Last summer, on a weekend trip to Yosemite, I tried to take pictures without people. It was almost impossible. Children with popsicles wandered into the frame. An Instagram influencer kept appearing in new outfits. As she popped her hip, I framed and reframed the vista. Down in the valley, people were pitching tents and driving cars. But up here, from a certain perspective, the park looked entirely uninhabited.
Ansel Adams in Our Time, recently on display at the Portland Art Museum, features some of the photographer’s most iconic Western landscapes. There are no tourists at the edges of Moon and Half Dome (1960), no inner tubes in the misty water of Early Morning, Merced River (~1950). Adams was part of an “entire industry of mass-producing and distributing photographs of the frontier”—a frontier that was imagined as empty. It was printed on postcards, bound in portfolios, and sold in sets to Sierra Club members.
Adams’ nature shots are beloved, and for good reason. Even in black-and-white, his images of water, rock, and vegetation convey temperature and humidity, texture and color and season. They’re alive with contrast—new grass sprouting at a blistered stump, smooth boulders and sharp peaks, the motion of sand dunes. They’re risky and rare. He clambered up mountains slung with gear, battled bugs and humidity, and subsisted on coffee and beans. The result: Very pretty pictures.
But for all of Adams’s talent, this exhibit’s greatest strength is how many other people’s pictures it includes: eighty works from photographers past and present, many of them women and people of color. It’s through these artists, in conversation with Adams, that the exhibit is able to interrogate the wilderness itself: as a site of suffering, exclusion, and resilience.
Take, for instance, Adams’s work at Manzanar, a Japanese internment camp. Alongside Stephen Tourlentes’s images of maximum-security prisons, and Trevor Paglen’s shots of drones and satellites, the photographs make an argument about the danger of deserts, sites of incarceration and surveillance.
Then there are Adams’s elegic images of drought, degradation, and development. He shot dried-out farmland and tangled freeway interchanges, ghost towns and cemeteries. The exhibit’s other photographers document a lost landscape, too, whether the result of seasonal shifts—Richard Misrach’s gorgeous series of Golden Gate Bridge photographs, capturing changes in light and fog—or human interventions: oil derricks, railroad junctions. In Lucas Foglia’s Beach Restoration After El Niño Waves, 2016 (2016), yellow machines futilely push sand against an encroaching tide. Laura McPhee captures something more promising: purple wildflowers blooming after a forest fire, new life against all odds.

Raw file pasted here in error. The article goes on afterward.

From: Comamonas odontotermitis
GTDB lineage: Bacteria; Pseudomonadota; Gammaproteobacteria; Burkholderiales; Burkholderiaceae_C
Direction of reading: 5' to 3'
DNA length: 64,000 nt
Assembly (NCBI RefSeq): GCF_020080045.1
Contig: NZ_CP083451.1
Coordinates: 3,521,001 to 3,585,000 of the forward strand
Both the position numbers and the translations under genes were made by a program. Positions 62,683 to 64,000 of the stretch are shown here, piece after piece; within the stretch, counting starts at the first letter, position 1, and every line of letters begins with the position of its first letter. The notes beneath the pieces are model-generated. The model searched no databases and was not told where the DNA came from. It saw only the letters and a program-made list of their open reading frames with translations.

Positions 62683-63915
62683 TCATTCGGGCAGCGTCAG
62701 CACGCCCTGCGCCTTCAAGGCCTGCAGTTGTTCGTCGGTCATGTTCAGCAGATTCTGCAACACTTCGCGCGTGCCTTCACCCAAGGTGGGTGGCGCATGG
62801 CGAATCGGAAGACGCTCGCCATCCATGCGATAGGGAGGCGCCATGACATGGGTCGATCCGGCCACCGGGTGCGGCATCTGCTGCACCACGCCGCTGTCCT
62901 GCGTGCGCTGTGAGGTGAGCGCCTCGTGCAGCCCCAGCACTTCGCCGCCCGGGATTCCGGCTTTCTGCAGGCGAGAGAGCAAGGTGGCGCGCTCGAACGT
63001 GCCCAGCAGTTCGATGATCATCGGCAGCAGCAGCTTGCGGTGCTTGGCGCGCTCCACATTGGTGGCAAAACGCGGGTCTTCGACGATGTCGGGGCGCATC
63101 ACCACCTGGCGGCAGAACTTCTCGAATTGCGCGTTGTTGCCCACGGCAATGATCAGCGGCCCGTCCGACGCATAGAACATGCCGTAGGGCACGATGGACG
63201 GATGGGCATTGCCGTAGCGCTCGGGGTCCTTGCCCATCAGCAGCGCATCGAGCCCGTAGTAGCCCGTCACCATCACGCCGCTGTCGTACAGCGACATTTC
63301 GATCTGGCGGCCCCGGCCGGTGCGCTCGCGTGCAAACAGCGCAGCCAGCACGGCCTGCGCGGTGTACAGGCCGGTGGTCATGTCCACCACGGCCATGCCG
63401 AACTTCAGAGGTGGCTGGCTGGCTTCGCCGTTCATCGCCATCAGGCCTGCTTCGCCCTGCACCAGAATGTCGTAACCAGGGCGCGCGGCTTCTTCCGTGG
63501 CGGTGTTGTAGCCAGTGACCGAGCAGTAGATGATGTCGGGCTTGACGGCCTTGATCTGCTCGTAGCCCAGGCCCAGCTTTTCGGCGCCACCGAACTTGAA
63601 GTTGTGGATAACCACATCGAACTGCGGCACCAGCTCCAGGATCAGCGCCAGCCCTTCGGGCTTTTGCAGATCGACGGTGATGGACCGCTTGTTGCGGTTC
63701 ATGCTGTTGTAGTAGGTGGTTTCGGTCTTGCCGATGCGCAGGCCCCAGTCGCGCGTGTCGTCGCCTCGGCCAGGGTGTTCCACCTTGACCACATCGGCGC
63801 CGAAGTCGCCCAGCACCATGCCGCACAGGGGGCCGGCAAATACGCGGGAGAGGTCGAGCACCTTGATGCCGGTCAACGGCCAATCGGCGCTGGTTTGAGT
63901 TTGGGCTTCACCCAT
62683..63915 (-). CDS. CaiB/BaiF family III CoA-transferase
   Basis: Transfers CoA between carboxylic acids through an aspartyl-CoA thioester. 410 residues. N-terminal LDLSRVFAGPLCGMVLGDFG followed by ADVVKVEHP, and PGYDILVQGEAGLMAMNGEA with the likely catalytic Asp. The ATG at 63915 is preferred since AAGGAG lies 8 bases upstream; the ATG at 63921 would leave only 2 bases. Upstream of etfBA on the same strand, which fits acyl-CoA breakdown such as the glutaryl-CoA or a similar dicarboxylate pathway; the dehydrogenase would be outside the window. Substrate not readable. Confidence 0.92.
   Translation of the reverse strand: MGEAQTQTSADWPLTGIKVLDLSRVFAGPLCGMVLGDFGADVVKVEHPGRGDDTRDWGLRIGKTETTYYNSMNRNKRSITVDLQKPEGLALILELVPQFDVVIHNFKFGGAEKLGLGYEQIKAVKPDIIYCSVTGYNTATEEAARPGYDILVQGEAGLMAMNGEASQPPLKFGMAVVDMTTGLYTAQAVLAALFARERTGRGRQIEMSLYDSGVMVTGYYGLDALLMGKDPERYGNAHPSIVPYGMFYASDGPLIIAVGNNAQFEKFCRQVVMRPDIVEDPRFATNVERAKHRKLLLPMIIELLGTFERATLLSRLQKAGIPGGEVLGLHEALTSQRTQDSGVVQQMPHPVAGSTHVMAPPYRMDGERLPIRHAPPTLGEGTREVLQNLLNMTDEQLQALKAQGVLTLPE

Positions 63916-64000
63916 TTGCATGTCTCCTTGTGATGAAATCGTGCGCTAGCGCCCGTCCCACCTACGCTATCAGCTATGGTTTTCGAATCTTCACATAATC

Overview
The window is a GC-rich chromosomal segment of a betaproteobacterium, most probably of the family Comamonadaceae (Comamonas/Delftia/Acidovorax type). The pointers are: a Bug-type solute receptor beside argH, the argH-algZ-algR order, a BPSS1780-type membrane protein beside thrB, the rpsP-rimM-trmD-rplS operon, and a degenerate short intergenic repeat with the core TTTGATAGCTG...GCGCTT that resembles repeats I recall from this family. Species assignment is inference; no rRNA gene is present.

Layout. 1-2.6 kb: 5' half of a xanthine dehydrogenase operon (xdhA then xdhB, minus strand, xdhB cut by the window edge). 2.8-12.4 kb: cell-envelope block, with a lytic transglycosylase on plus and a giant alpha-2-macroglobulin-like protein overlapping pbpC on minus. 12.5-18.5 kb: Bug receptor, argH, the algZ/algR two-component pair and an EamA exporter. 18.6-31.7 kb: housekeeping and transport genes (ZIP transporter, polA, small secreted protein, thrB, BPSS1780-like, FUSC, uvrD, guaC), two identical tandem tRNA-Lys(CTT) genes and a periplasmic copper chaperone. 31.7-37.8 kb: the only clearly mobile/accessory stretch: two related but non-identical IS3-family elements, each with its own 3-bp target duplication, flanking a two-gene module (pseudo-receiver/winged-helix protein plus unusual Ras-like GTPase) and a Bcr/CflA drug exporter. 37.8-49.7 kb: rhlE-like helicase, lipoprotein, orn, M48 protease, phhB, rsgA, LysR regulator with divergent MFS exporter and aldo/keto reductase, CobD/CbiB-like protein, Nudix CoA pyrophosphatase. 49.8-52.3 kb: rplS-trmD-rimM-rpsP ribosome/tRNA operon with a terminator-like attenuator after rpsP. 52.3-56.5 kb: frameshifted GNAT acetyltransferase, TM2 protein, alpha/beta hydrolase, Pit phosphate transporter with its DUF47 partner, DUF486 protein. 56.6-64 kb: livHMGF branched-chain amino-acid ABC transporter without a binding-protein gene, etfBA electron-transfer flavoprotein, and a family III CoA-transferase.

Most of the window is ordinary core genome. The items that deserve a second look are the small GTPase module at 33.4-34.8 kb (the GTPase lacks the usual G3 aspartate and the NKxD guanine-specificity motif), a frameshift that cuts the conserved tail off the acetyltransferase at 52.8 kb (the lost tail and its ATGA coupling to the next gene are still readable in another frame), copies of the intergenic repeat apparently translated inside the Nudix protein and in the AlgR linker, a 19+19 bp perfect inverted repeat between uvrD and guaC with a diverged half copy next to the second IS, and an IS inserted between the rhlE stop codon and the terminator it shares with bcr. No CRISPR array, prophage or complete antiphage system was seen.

The exhibit offers plenty of scenic inspiration: ferns in Hawaii, giant sequoias in California, a silvered Alaskan lake. Who has access to these sites? A self-portrait of Adams’s shadow (in the exhibit it’s both enlarged on a wall and displayed as a print) opens the exhibition beyond the typical white male cohort, giving space for women and BIPOC artists to imagine themselves in the nation’s wilderness. In Double Vision (Record) (2018), photographer Jonathan Calm stands on an ocean bluff, camera on a tripod, covered by a cloth. Who does the viewer assume the hidden photographer might be? Catherine Opie’s blurred Yosemite shots force the viewer to fill in a well-known waterfall for herself, to impose her own gaze. Vietnamese photographer Binh Danh uses reflective daguerreotype plates for his images of landmarks like the Grand Canyon. Mirrored surfaces allow him to see himself, an immigrant, in our national parks.
But those parks aren’t “ours” at all, as some scholars and activists have asserted. The exhibit’s Indigenous photographers don’t make such an explicit argument—but they do grapple with possession and displacement, and how a West seen only as wild disappears the people who lived there before colonizers decided what was “untouched.” Wendy Red Star’s Four Seasons (2006) places the photographer in kitchy plastic setpieces, a joking representation of how North American Indigenous peoples and their environs are imagined. Zig Jackson comments on the often unseen urban Indigenous population with Indian Man on a Bus (1994), a passenger in a feathered headdress next to other riders in baseball caps. Will Wilson’s double self-portrait How the West is One (2014) depicts the photographer in both a cowboy hat and a silver-and-turquoise necklace, a visual portrayal of dueling Navajo-white identity. These images hang nearby Adams’s anthropological images of Pueblo people, and his critical photograph of a cigar store Indian (provocatively titled Americana). They take his concern for Indigenous life where it otherwise couldn’t go—into the realm of first-person experience.
Adams’s photography is a testament to nature’s power, from Old Faithful’s explosions to the ocean surf’s lacy edges. It’s an argument for stewardship and preservation. But what’s being preserved, In Our Time insists, is never apolitical, or empty—no matter how you frame the shot.
Ansel Adams: In Our Time
May 5, 2021 – August 1, 2021
Portland Art Museum, Portland, OR
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